The need for a revision of foreign policy

The need for a revision of foreign policy

Right after the disastrous bombing in Reyhanlı, a prominent journalist suggested that we should see the matter and the scale of the human cost “as an unavoidable price to pay for being an influential actor in Middle East politics.” Can you imagine a U.S. journalist suggesting something similar concerning the bombing of the U.S. Embassy in Libya last year in an effort to save the U.S. government from criticism? Or can you imagine the U.S. government putting all the blame on anti-U.S. Libyans for the atrocity? Instead, Secretary of State Hillary Clinton admitted her responsibility and the debate on the Libyan event became one of the major issues of the presidential campaign.

It is only in nationalist authoritarian regimes that the vague and suppressive concept of “the national interest” comes before the human cost and criticism. This is the case in Turkey, where authoritarian nationalism has not only defined the political regime of the status quo ante but has also been redefined along the lines of the present status quo. The present discourse of “be with us, or with our enemy al-Assad” is a clear sign of authoritarian politics which is reflected in the country’s foreign policy approach. In a normal democracy, governments should be accountable for their foreign policies as well as for their domestic politics. Definitely, this is not the case in Turkey, and the unconditional support offered to Turkish foreign policy and for “freedom for the Syrian people” by self-proclaimed “defenders of democracy” greatly helps in legitimizing the nationalist authoritarian foreign policy by ignoring the principle of accountability in foreign policy. The untenable nature of the criticisms from the opposition parties and some political circles is another problem. Most of their criticisms seem to derive from hostility to the governing party and, because of this, they are far from being convincing; moreover, they lack cohesion and are unable to suggest alternative politics.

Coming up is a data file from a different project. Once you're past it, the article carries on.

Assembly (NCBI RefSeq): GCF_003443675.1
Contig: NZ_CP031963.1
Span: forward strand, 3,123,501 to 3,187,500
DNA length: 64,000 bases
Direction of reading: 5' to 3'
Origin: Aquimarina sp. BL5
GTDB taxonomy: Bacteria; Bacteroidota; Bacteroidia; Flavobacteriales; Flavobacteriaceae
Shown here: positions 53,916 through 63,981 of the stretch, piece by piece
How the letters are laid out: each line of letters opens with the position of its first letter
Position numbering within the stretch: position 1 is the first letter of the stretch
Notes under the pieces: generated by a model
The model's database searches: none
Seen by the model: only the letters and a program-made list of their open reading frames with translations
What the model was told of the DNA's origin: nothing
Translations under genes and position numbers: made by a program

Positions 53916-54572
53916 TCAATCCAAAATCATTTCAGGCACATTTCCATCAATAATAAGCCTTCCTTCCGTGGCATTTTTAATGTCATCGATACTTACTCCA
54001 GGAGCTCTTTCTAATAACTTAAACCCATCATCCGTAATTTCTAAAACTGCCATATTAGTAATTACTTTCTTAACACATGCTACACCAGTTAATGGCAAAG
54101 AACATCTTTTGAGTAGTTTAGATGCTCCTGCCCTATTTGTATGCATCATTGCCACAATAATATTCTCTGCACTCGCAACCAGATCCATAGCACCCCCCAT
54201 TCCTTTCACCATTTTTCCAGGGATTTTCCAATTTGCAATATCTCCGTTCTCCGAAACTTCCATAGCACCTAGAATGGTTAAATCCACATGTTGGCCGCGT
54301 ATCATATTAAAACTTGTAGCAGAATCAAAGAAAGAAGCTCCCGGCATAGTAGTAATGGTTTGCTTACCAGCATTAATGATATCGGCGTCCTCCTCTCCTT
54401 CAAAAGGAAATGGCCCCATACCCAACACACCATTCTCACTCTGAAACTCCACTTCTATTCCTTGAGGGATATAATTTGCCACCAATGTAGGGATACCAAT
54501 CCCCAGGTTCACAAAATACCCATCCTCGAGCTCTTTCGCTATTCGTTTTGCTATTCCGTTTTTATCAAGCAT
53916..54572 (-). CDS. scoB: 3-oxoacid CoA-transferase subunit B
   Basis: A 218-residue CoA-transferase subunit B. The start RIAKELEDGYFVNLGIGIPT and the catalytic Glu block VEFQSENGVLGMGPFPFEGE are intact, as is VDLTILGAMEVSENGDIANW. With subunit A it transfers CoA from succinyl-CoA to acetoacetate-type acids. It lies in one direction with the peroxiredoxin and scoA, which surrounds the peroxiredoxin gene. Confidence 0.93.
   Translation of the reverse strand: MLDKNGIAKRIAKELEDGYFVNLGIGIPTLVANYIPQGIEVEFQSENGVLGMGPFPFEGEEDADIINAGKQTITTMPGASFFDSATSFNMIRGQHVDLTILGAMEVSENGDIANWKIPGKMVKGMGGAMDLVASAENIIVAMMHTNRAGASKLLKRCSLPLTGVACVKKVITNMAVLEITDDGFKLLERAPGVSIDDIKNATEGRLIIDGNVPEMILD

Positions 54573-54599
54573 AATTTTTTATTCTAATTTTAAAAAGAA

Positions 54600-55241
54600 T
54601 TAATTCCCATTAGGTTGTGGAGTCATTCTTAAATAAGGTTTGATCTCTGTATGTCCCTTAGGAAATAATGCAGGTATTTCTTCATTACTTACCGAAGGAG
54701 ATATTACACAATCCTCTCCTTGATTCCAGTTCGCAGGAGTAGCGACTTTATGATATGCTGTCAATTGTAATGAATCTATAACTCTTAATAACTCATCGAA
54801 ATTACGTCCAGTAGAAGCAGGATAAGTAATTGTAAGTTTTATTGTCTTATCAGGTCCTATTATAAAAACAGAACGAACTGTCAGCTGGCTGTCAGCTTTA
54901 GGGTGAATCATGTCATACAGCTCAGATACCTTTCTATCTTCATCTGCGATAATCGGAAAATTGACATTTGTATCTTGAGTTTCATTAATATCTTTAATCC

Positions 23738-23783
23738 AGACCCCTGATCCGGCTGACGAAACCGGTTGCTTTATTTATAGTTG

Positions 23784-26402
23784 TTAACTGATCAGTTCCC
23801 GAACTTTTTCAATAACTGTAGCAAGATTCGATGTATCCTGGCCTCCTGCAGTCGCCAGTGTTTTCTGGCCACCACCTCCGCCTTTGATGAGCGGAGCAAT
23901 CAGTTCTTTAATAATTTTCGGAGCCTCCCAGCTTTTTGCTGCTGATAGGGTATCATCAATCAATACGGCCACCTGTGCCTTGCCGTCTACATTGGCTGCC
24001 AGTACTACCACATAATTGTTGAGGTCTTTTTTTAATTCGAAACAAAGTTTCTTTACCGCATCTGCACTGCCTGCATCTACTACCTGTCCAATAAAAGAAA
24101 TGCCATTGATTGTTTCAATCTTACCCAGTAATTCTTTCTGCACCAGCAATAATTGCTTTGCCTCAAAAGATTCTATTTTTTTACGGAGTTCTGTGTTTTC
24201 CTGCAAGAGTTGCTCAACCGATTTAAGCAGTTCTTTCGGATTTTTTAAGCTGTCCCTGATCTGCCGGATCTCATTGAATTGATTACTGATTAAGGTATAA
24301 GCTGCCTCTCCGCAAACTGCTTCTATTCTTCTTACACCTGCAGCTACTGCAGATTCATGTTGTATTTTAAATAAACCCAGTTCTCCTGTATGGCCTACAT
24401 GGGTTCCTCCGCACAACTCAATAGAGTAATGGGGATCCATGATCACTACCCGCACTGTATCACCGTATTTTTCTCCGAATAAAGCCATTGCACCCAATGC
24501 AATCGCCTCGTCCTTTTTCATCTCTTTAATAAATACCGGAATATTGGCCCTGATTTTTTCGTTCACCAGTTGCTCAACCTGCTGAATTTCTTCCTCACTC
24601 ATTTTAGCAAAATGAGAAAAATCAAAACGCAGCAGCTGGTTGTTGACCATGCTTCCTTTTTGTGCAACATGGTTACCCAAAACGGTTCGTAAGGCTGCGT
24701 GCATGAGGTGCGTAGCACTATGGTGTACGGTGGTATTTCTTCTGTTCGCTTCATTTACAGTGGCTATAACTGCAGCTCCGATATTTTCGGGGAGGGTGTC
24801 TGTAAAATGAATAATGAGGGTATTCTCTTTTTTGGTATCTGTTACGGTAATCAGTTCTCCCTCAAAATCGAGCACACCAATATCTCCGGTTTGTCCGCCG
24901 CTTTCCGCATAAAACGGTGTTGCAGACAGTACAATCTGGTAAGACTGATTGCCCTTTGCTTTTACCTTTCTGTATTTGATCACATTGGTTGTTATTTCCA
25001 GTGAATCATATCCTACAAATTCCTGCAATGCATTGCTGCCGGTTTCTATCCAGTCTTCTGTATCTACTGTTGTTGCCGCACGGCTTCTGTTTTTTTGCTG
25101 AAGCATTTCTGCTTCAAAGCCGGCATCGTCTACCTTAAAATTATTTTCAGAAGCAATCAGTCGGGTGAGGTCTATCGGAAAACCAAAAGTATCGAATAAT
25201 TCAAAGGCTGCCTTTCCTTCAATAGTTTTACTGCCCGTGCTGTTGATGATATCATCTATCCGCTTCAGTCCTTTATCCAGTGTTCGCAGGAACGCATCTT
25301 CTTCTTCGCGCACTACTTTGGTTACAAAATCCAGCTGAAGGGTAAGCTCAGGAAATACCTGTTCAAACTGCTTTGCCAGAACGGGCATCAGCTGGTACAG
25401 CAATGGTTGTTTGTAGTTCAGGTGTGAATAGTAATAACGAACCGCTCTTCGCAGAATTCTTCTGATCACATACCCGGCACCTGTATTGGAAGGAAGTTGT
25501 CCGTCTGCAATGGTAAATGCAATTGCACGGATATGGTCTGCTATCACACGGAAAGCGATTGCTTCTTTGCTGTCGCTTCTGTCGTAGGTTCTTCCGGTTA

Turkey needs a serious debate on its foreign policy, especially concerning the Syrian crisis. The debate should start from the recognition of the fact that Turkey played a negative role in the Syrian conflict.

Even after its allies changed their policy priorities from removing Bashar al-Assad by all means to engaging more in considering sustainable governance after al-Assad, Turkey insisted in getting involved in the anti-al-Assad fight and became an engaged party in the Syrian civil war. Even after some factions of the Syrian opposition were proven to be reckless sectarians, Turkey turned a blind eye to this grave problem. Even after it became clear that military options increased the risk of an escalation of the violence by both sides and that the Syrian conflict needed more diplomacy, Turkey insisted in promoting the military options.

I hope Prime Minister Recep Tayyip Erdoğan’s visit to the U.S. helped Turkey’s government recognize the international and regional political facts of life. Turkey could have been in a position of mediating in such time of crisis if it hadn’t burned many bridges with regional actors in the Middle East.

Regardless of whether relations with Israel are beginning to be patched up, the shadow of the scar of the Mavi Marmara will be there for some time. Regardless of who wins the election in Iran, the mutual distrust will be there for a considerable time. Turkey is in the same boat with Jordan, but after King Abdullah’s visit, things did not go well between these two regional allies. Egypt is a regional ally but does not seem to welcome Turkey’s desire to extend patronage in the region. Turkey’s “clever policy” of strengthening its ties with Iraqi Kurdistan and pursuing peace with Kurds may not prove that clever if Turkey invests too much hope on that front. Finally, for the time being, Turkey is being classified mostly by its alliance with Saudi and Gulf regimes. It means that the political role of Turkey has shrunk rather than blossomed as a result of its ambitious regional policy. That is why we need a free debate and should ask for a revision.